Lighting up with kids around

Single parents are less likely to butt out, ban cigarette smoking and keep the home smoke-free than two-parent families.

Single parents are less likely to butt out, ban cigarette smoking and keep the home smoke-free than two-parent families.

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Single parents are less likely to ban cigarette smoking and keep the home smoke-free than two-parent families, a public-health survey finds.

Are you a single parent? Do you allow smoking inside your home?

You're not alone, according to a new study by Canadian and American public-health researchers. Single parents are less likely to butt out, ban cigarette smoking and keep the home smoke-free than two-parent families, they say.

It doesn't matter if you're rich or poor or live in a fancy neighbourhood or a tough one; if you're a smoker raising children on your own, they have a higher chance of living in an environment of second- and third-hand smoke.

"In Canada, the home has become the primary locale in which children are exposed to tobacco smoke," according to the study published in December in the Canadian Journal of Public Health (CJPH).

"Single parents are 40 per cent less likely than two-parent families to ban smoking at home, regardless of economic level," the researchers write, "but the extent to which this relates to economic inequalities across family structures is unclear."

Tobacco control expert Annie Montreuil of the Institut national de santé publique du Québec wrote the study, with Jennifer O'Loughlin of Université de Montréal's School of Public Health and Robert Wellman of the University of Massachusetts Medical School.

'Not just financial strains'

Protecting their kids from second-hand smoke may be just as top-of-mind for single parents as dual parents, said O'Loughlin. But something about their situation raising kids on their own deters many from keeping their home totally smoke-free, she added.

"What we found is that it's not just the financial strains associated with single parenthood that are the issue, it can be a multitude of other factors like whether they have proper support," said O'Loughlin.

What exactly stops these smokers from making sure not to light up around their kids at home – and getting others to do the same? According to the researchers, those raising a child alone might:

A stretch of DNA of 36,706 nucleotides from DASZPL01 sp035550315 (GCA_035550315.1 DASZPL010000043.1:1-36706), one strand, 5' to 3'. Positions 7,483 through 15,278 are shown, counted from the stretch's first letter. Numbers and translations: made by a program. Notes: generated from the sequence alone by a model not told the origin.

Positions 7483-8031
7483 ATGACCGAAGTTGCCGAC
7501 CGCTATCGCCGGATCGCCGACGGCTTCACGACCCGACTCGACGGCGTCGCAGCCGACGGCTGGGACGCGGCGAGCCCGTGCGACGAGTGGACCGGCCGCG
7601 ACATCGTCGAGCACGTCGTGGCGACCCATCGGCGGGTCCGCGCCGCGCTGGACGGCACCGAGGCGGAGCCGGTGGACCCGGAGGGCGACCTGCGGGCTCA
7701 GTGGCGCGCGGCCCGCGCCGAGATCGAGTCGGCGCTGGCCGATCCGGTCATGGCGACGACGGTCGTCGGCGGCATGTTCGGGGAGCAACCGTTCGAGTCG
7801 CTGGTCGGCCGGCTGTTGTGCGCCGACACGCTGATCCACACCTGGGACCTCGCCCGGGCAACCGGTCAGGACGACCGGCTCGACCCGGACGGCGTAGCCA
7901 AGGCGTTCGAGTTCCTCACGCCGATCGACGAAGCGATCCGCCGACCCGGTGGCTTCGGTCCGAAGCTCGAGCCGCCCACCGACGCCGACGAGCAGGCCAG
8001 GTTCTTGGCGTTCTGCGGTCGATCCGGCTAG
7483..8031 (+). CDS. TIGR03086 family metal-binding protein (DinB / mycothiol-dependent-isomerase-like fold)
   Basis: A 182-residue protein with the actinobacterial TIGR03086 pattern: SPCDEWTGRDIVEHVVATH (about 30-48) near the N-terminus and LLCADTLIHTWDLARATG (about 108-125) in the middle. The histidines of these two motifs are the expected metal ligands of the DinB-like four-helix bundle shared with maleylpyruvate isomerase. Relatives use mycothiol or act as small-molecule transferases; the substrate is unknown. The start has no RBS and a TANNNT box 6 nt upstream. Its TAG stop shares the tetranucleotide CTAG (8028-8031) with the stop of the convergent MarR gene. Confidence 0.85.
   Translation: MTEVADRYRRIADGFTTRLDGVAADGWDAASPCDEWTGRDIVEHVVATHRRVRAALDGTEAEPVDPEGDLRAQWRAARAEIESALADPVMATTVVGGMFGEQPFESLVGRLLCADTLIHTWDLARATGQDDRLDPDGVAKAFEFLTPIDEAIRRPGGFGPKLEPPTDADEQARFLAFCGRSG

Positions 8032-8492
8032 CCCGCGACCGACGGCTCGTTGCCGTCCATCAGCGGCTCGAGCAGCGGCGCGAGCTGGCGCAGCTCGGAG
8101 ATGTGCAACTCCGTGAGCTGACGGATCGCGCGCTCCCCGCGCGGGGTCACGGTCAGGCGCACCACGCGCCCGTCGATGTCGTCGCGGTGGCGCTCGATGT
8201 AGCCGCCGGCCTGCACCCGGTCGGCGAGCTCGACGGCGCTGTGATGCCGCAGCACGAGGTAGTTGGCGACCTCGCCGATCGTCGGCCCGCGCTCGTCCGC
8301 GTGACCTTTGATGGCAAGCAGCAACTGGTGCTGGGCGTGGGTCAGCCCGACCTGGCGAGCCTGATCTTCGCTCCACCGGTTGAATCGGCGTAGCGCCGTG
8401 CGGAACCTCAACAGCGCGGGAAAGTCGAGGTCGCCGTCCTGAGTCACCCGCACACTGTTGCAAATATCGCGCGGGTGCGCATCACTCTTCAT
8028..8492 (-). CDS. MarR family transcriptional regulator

• have higher stress levels related to lone parenting;
  • have difficulty coping with the challenges of implementing smoke-free rules;
  • believe that not smoking when the kids are home is enough to protect them from the dangers of second-hand smoke.

"Some single parents may be forced to choose between leaving a child unattended – or bringing the child outside each time they smoke – and exposing them to second-hand smoke inside," Montreuil said. "Without a supportive partner, single parents may also be reluctant to insist that friends and family not smoke in the home."

Third-hand smoke on toys

Then there's the issue of third-hand smoke: the residue that clings to clothes and furniture and children's toys if a parent smokes at home, whether their child is present at the time or not.

"Some single parents with shared custody may smoke inside the home only when their children are absent," the authors point out. "Although this protects against second-hand smoke, it does not prevent exposure to third-hand smoke residue."

On a positive note, the study also found that parents of the youngest children (infants and preschoolers) were more likely than parents of school-age children to not smoke in the home.

But while "parents of preschoolers are seemingly aware of the hazards of second-hand smoke and take action to protect younger children, parents of older children may believe [incorrectly] that exposure is not as risky as children age."

Data from 2015 study

Data for the study were drawn from an earlier study that Montreuil published in the CJPH in 2015 that asked 754 daily smokers in Quebec whether they smoked in the car with children present. The new study segmented out 567 who said they lived with one or more children; 122 were single parents and 445 said they were in a couple.

Only 27 percent of single parents said their home was smoke-free, compared to 56 percent of those living in couples. Even after accounting for indicators of economic disadvantage, single parents were 40 per cent less likely to live in smoke-free homes.

What to do? Support single parents better, the researchers advocate.

"Single parents may need targeted intervention to encourage and support them to implement smoke-free homes," they argue. "These interventions should focus on their specific needs, including stress management and support for smoking abstinence inside the home."

About this study

"Single-parent status and smoke-free home rules among daily smokers," by Annie Montreuil et al, was published Dec. 19, 2019 in the Canadian Journal of Public Health.

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